posted by Artw at 3:41 PM on September 10, 2008 [2 favorites]


AskMe is bad at assessing how spoiled your food is.

AskMe is great at that. It's just a strong proponent of experimenting.
posted by ersatz at 3:57 PM on September 10, 2008


no no no no no no no.

all of these answers are wrong... y'know what AskMeFi is great at? i mean, ROCKS at?

music questions.

as in: I like this kind of music; please suggest more good music to listen to... this is what i go to AskMeFI for
posted by jammy at 6:32 PM on September 10, 2008 [1 favorite]


I'll go with AskMe being best at "What's that film that had that guy in it, and that other guy, you know the one, right?"

Personally I find it best when not posted to. If I do have some annoying computer question, I often think of how to phrase it as an AskMe, then I think of the reason that it's a stupid question ("you haven't checked XYZ, and you're here asking this?") and go and check that, or whatever.

So, it's like AskMetaFilterFilter.
posted by pompomtom at 6:51 PM on September 10, 2008 [3 favorites]


AskMe has been very good in determining that my cat is a dick.

Also, I have become a zealous fan of the "search" feature whenever I need to know anything. Finding a camera bag that doesn't look like a big asshole camera bag? Check. (PS: I bought this one and love the hell out of it.) My mosquito bites are making it impossible for me to sleep, how do I vanquish them? Check.

Those are the examples I can think of off the top of my head, but I know that searching for previous AskMes has kept me from having to personally query the hive mind about whatever is distressing me at the moment.
posted by grapefruitmoon at 7:58 PM on September 10, 2008


AskMe is good at preventing people who suspect they may be on the verge of making a terrible choice from making said terrible choice.

Not so good at preventing people convinced they are making fabulous choices from making those same terrible choices.

Random internet strangers will tell you the truth people in real life won't, it seems a lot of the time. It works best as a bucket of cold water or a slap to the face, which depending on your frame of mind is a wake-up call or an insult.
posted by Solon and Thanks at 8:11 PM on September 10, 2008


Random internet strangers will tell you the truth people in real life won't

Bullshit!
posted by pompomtom at 9:02 PM on September 10, 2008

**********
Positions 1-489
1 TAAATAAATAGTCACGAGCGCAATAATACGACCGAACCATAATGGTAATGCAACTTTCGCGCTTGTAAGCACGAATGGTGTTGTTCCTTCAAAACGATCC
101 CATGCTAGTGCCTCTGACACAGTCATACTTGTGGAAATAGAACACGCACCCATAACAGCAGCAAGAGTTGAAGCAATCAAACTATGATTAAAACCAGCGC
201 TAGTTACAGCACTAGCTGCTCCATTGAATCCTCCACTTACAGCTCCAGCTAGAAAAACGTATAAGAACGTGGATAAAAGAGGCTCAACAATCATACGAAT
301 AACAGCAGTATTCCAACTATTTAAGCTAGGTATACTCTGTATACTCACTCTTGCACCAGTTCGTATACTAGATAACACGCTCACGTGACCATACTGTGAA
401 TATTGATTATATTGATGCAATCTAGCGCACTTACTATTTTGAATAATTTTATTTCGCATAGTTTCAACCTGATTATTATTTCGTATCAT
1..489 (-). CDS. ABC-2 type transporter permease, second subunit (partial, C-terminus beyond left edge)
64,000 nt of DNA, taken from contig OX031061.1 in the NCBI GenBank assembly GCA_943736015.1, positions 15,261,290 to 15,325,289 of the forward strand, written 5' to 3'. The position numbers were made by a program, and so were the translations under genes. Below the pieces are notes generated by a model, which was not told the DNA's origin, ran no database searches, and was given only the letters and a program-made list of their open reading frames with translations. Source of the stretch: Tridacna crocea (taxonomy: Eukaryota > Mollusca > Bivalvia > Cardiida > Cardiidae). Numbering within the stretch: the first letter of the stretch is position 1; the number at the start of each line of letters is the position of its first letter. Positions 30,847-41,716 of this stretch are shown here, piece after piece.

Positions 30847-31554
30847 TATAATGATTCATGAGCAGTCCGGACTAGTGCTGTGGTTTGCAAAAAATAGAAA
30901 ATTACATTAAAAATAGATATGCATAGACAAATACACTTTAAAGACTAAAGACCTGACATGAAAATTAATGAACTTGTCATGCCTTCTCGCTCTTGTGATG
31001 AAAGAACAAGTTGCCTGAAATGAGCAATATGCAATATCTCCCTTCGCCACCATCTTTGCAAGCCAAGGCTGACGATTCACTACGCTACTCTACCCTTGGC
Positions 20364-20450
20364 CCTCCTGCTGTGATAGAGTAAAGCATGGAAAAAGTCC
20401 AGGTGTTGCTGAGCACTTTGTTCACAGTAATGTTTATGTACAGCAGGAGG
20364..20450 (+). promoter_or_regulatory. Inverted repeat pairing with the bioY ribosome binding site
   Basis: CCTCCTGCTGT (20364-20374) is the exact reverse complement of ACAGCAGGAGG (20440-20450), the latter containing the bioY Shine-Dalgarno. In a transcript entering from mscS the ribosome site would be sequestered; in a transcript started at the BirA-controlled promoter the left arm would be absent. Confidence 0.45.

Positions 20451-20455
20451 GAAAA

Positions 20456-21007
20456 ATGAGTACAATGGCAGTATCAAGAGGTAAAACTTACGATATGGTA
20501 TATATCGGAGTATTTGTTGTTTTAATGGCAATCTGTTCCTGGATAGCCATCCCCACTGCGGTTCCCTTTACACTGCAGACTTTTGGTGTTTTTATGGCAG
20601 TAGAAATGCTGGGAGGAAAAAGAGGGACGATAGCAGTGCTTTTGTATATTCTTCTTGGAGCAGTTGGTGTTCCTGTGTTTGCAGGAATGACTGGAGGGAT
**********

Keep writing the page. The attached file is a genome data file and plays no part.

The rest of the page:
AskMe has a question on "Where should babby be made?" but nothing at all, NOTHING on "How is babby formed?"

So, I guess we don't have any experience or knowledge of that kind of thing.
posted by UbuRoivas at 9:48 PM on September 10, 2008


Are there any examples of AskMe questions where the answers were numerical and could be averaged and compared against the real answer? I'm thinking of the experiments where hundreds of subjects guess the weight of a cow, or the number of jellybeans, and the average is closer than any one answer.

If that turns out to be accurate on AskMe, then it may be a good system of weighing-by-photo.

Ignore me.
posted by lostburner at 11:52 PM on September 10, 2008


Even though it would have been a bad and wrong thing to do, if you had posted this question to AskMe, and the question had then been answered perfectly, then the answer would be 'this question', but only after the question had been asked, and we'd all have disappeared into a strange loop, which would have been a lot of fun.
posted by stavrosthewonderchicken at 12:20 AM on September 11, 2008 [1 favorite]


Metafilter is really good in answering questions such as "Which topics is AskMetafilter best at answering?"
posted by qvantamon at 2:54 AM on September 11, 2008


Metafilter Metatalk is really good in at answering questions such as "Which topics is AskMetafilter best at answering?" correcting other user's comments.
posted by kisch mokusch at 5:13 AM on September 11, 2008 [1 favorite]


I don't think most relationship questions are looking for a clear cut answer, so much as a pool of advice they might not have considered already. It helps look at things from all perspectives, which is important in relationship questions. In that case, I think askme is great for those types too. There's no way you can say that's any less valuable than an 3-minute-certainty.
posted by sunshinesky at 10:51 AM on September 11, 2008 [1 favorite]


don't think most relationship questions are looking for a clear cut answer, so much as a pool of advice they might not have considered already that agrees with their preconceptions.
posted by pompomtom at 10:08 PM on September 11, 2008


I don't think most relationship questions are looking for a clear cut answer, so much as a pool of advice they might not have considered already that agrees with their preconceptions.
posted by UbuRoivas at 11:17 PM on September 11, 2008


It is very good at answering questions like I need to cook N but I don't have/can't use ingredients A and B and no way of acquiring them in a reasonably short period of time. How can I make N?

Here's my question like that and I'm sure I've seen other similar ones. The recipe I got from that, a pumpkin chocolate cookie, is now my favorite cookie recipe by about a country mile.
posted by Kattullus at 7:12 PM on September 14, 2008